In the United States, this path toward recognition that we are all connected and that God’s spirit inhabits us all has been moving forward - albeit with fits and starts. We began as a nation with largely Protestant origins, with deep divisions among the Puritans, the Anabaptists, the Quakers, and the Church of England, but we were a people who put their varying theologies aside for the sake of national unity. Immigrants from southern Europe, largely Roman Catholic, initially faced harsh discrimination. Later, each successive wave of immigrants, whether from Germany, Ireland, Italy or Poland were initially treated as outsiders. Our first response, whenever we as a society feel threatened, is to react with the primitive impulses that first led us to seek safety in the clan.
But overall the progression toward inclusiveness has been moving forward. Slavery was abolished. Women gained the right to vote. The civil rights movement and integration made racial discrimination more difficult. And we now live in a day, to the surprise of many, when couples, regardless of their sexual orientation, can be fully accepted and their marriages recognized by the church and the state.
The question facing us now, is do we move forward along that path, or do we allow the impulsive, primitive fear of the outsider to prevent us from fully embracing the path of liberation, the spirit of Pentecost, that God has prepared for us?
A couple of weeks ago on the radio program, “This American Life”, Ira Glass interviewed a young man, Brett, who recounted his experience on a crowded subway platform during rush hour. As he waited for his train, he noticed a guy, fairly well dressed, not homeless, walking up to every person standing at the platform, saying something to them, and then continuing on to the next person. As he grew closer he could hear that the guy was telling each person he encountered that they could stay or they had to go. They were in, or they were out. The guy would look each person over and say, “You can stay” or “You’re out” or “You’re gone.” or “You’re okay, you can stay.”
People wouldn’t leave. Nobody argued with him. They just watched as he moved on to the next person. And as Brett tells the story, “These are the last few people before he reaches me. The 50-ish woman in the business suit and thick glasses is summarily dismissed. The homey in the baggy shorts and Chicago Bulls jersey makes the cut. The young immigrant mother who seems not to grasp the import of this moment is given the OK…. The bookish man in the maroon cardigan sweater with balding head and red face is cut loose with particular relish.”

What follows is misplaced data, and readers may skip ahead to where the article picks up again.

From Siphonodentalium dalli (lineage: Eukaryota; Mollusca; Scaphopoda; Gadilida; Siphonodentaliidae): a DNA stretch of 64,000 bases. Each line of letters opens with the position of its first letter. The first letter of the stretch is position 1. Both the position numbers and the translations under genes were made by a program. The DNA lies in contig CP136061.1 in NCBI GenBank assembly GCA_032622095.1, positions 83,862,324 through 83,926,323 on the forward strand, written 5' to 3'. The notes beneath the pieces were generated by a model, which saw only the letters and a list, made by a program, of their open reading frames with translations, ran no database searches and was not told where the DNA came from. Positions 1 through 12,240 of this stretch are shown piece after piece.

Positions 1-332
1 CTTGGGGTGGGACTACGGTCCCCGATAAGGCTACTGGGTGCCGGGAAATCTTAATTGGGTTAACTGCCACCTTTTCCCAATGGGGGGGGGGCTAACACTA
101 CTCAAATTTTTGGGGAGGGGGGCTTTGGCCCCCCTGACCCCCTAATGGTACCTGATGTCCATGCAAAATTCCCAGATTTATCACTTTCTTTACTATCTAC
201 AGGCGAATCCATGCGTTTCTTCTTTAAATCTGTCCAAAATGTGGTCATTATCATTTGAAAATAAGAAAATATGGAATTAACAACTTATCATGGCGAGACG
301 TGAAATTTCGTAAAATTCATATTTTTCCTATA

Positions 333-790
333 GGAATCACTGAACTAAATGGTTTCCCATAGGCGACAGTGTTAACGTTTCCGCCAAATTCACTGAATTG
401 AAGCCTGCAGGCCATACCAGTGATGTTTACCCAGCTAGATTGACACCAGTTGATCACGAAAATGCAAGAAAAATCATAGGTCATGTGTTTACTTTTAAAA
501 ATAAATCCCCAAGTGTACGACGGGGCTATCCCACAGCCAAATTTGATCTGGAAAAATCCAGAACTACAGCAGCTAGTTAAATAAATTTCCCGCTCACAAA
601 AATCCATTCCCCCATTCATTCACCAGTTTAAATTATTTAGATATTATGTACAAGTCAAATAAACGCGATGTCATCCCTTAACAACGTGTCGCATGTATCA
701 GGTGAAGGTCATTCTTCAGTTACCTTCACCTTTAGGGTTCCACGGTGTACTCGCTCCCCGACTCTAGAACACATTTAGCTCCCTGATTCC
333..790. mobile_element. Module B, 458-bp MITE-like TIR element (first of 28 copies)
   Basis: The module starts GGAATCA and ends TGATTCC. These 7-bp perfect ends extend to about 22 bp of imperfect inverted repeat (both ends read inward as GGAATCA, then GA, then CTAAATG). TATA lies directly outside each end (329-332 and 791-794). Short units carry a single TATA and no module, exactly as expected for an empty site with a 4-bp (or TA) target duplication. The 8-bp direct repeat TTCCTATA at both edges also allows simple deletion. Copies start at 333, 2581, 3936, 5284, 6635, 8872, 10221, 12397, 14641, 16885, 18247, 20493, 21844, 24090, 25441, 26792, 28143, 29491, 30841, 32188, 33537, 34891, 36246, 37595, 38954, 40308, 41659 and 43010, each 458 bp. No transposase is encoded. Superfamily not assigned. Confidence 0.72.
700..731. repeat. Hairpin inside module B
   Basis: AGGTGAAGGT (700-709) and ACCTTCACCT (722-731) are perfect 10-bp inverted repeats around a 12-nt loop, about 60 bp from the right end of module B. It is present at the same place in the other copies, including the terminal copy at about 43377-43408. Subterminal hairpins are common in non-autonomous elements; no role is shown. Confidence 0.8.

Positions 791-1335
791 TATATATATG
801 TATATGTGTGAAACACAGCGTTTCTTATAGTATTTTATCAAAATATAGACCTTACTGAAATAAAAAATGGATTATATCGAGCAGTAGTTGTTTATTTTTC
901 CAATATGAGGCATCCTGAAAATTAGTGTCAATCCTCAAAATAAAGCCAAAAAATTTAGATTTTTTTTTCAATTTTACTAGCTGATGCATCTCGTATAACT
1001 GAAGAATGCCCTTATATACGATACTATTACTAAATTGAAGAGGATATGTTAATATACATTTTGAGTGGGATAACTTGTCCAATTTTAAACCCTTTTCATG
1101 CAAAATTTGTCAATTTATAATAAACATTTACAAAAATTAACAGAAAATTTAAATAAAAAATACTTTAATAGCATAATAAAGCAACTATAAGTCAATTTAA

And as he watches the guy move closer to him, Brett becomes a little nervous and aware of the fact that he is about to be included or excluded. And he finds himself hoping that he will be given the thumbs up – even though the guy has no particular authority, and he has no idea what he might be included in or excluded from.
“So the guy walks up to Brett, stands actually a little too close to him, looks in his eyes and says, ‘you can stay’. And Brett felt euphoria, a small euphoria sure. In his mind, he knew there's no reason to feel so good about this, but in his heart, it made him feel really, really happy.”
And then, Brett writes in his blog, “I find myself against my own better judgment, now looking with some disdain and perhaps a tinge of pity upon those who didn't make the cut.”
Brett’s experience is not unique. All of us desire to be included. And, truth be known, we don’t want to be excluded even from groups that we never wanted to join in the first place. We just want to be accepted. And that desire to be included applies to everyone, regardless of the language spoken, the color of your skin, or your sexual orientation.
We, the people of Holy Trinity and Redeemer, are on the frontier, the exciting edges of that evolution – uniquely called to embrace the very spirit of Pentecost. We can hang on to a fear of diversity still present in the larger community, or we can stand with the original witnesses to Pentecost, “amazed and astonished.” It takes courage to practice the hope of Pentecost in a world dominated by fear. On that day, the Holy Spirit moved among diverse cultures and religions weaving them together.
On today’s Pentecost we stand together in witness of the inbreaking of the Holy Spirit, working to bring together all humanity, celebrating our differences, and uniting us in God’s holy purpose.